Some people mistakenly assume that radiotherapy after breast conserving surgery is time consuming and painful. Thinking so, they decide to have their entire breasts removed rather than undergo the treatment. However, the latest development in radiotherapy machines result in fewer risks of complications and less pain. Some patients report feeling no pain at all. Do not let unfounded fear make such an important decision for you, because you may regret it later in life.

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Chemotherapy

Chemotherapy is an intensive drug treatment which destroys cancer cells and prevents them from dividing and multiplying. This method also eases some of the physiological cancer symptoms, such as pain or pressure caused by tumors. Chemotherapy is often used in tandem with radiation or post surgery to further the healing process. Chemotherapy can be given through injections into the muscles, given directly into the arteries of the affected area, given intravenously, given directly to the organs affected, or through pills or topical cream. Nausea, loss of hair, and fatigue are the most common side effects of chemotherapy.

Hormone Therapy

Hormone therapy is most used after surgery to prevent cancer from returning. Estrogen promotes the growth of cancers that are hormone receptor-positive. Because 2 out of 3 breast cancers are hormone receptor-positive, blocking estrogen becomes an important component in pre-emptive treatment. Medication usually takes pill form or through hormone injections, either blocking or lowering estrogen levels.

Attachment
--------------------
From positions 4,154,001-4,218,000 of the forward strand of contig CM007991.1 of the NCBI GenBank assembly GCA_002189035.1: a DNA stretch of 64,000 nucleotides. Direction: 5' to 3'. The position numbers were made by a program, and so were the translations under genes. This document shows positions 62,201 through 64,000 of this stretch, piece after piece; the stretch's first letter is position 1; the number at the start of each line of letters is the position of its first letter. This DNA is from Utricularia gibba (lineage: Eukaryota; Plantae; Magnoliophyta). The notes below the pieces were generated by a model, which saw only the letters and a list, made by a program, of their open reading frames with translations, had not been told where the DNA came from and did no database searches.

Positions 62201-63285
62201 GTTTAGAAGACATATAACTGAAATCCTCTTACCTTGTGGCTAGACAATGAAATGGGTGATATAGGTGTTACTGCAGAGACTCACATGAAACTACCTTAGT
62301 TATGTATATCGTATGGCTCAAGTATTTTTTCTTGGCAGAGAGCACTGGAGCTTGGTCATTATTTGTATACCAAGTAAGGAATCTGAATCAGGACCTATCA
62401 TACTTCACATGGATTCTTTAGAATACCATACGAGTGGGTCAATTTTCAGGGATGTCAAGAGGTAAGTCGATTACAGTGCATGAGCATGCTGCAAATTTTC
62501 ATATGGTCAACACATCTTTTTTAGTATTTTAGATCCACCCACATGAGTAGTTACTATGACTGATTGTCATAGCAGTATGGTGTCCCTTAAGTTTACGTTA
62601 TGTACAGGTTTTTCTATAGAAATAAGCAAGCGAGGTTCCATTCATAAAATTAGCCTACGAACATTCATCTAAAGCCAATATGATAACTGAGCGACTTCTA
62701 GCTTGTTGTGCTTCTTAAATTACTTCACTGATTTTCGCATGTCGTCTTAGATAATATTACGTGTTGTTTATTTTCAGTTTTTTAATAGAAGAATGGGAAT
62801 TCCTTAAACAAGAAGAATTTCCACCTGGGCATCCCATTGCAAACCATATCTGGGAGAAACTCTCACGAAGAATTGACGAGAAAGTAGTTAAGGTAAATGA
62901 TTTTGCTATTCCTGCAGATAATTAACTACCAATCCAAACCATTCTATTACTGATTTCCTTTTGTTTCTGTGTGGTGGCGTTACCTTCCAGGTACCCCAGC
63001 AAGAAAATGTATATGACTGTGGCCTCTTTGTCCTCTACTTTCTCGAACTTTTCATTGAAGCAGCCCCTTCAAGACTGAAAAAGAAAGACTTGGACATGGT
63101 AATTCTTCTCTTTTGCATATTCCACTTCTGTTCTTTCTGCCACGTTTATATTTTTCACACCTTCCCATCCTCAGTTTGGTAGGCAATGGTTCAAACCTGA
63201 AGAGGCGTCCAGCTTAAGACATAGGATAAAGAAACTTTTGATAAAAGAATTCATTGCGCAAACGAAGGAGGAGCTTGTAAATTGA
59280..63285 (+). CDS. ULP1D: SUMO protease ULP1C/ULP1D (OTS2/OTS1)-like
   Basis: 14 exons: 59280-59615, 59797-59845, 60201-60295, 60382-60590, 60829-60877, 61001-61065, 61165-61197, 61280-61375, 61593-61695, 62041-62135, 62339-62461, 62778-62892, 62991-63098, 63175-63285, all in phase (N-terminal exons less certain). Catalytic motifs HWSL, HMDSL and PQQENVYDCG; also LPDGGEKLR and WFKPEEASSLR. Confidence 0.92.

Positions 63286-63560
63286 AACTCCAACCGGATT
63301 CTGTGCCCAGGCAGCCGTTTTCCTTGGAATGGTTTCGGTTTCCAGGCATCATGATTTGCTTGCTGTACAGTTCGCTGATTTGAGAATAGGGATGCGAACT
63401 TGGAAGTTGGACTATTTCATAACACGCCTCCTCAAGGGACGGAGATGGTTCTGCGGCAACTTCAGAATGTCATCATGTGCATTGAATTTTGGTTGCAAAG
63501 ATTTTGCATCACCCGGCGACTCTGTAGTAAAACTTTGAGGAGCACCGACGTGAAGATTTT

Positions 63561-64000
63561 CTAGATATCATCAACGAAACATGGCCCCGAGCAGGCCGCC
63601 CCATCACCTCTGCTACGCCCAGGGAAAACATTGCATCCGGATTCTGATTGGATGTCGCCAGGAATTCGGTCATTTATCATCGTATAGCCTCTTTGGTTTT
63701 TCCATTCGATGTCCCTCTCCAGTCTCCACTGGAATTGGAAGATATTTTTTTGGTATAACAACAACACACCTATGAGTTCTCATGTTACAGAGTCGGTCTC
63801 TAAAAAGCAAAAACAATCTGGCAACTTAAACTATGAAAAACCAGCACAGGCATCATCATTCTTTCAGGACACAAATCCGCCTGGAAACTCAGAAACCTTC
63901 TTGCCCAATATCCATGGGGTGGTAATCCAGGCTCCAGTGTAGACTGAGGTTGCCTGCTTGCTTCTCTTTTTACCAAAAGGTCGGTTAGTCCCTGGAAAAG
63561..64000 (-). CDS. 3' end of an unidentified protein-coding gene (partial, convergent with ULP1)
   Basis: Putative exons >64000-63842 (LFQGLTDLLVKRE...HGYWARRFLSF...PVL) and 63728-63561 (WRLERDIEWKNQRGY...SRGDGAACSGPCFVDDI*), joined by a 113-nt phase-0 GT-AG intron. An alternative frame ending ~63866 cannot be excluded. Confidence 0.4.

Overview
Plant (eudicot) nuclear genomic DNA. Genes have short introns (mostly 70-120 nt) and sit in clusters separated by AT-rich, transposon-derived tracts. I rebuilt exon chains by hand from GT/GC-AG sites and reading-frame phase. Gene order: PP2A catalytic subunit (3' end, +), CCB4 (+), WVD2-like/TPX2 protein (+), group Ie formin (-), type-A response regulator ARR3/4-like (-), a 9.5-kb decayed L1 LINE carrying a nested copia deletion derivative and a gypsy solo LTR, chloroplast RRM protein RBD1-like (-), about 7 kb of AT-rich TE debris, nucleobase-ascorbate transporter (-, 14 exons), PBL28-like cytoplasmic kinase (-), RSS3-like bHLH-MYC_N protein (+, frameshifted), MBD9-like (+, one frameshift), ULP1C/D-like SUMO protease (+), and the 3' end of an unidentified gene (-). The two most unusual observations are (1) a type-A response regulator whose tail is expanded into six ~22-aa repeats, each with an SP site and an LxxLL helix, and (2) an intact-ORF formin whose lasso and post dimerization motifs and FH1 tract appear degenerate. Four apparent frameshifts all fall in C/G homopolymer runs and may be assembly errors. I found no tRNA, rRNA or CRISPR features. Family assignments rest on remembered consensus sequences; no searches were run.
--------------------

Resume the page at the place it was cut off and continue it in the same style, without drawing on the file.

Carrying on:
Radiation Therapy

Cancer treatment by radiation is using high-energy rays to destroy cancer cells. Radiation therapy is often used after breast conserving surgery to prevent the cancer from resurfacing in the lymph nodes and breast. For other patients, such as those who undergo a mastectomy, radiation therapy is performed when the cancer is discovered in the lymph nodes or when the cancer is larger than 5 centimeter. Patients can receive radiation therapy both externally (external beam radiation) or internally (brachytherapy). Other than breast cancer, radiation is also used to treat cancer in other areas of the body, such as in the brain or in the bones.

Targeted Therapy

Targeted therapy uses medicine to treat breast cancer by specifically targeting cancer cells, preventing them from growing and spreading. The drugs used during this type of therapy often have less severe and different side effects to chemotherapy drugs. The targeted therapy drugs are divided into two categories – drugs that target the HER2/neu protein (growth-promoting protein which makes cancer spread more) and drugs that help hormone therapy work better. In addition to breast cancer, targeted therapy is also used to treat other types of cancer, such as lung cancer, liver cancer and colon cancer.

References

  1. WebMD – Questions and answers about chemotherapy. Available from
    http://www.webmd.com/cancer/questions-answers-chemotherapy . Accessed on September 24, 2015.
  2. American Cancer Society – How is Breast Cancer Treated?. Available from
    http://www.cancer.org/cancer/breastcancer/detailedguide/breast-cancer-treating-general-info  . Accessed on September 24, 2015
  3. UpToDate – Patient Information: Choosing treatment for early-stage breast cancer. Available from
    http://www.uptodate.com/contents/choosing-treatment-for-early-stage-breast-cancer-the-basics?source=search_result&search=treatment+of+breast+cancer&selectedTitle=2~150. Accessed on September 24, 2015
  4. BreastCancer.Org – Systemic Treatments for IDC: Chemotherapy, Hormonal Therapy, Targeted Therapies. Available from
    http://www.breastcancer.org/symptoms/types/idc/treatment/systemic. Accessed on September 24, 2015

*This article contains information translated from original articles published by Samitivej Hospital on July 7, 2014 and June 19,2012.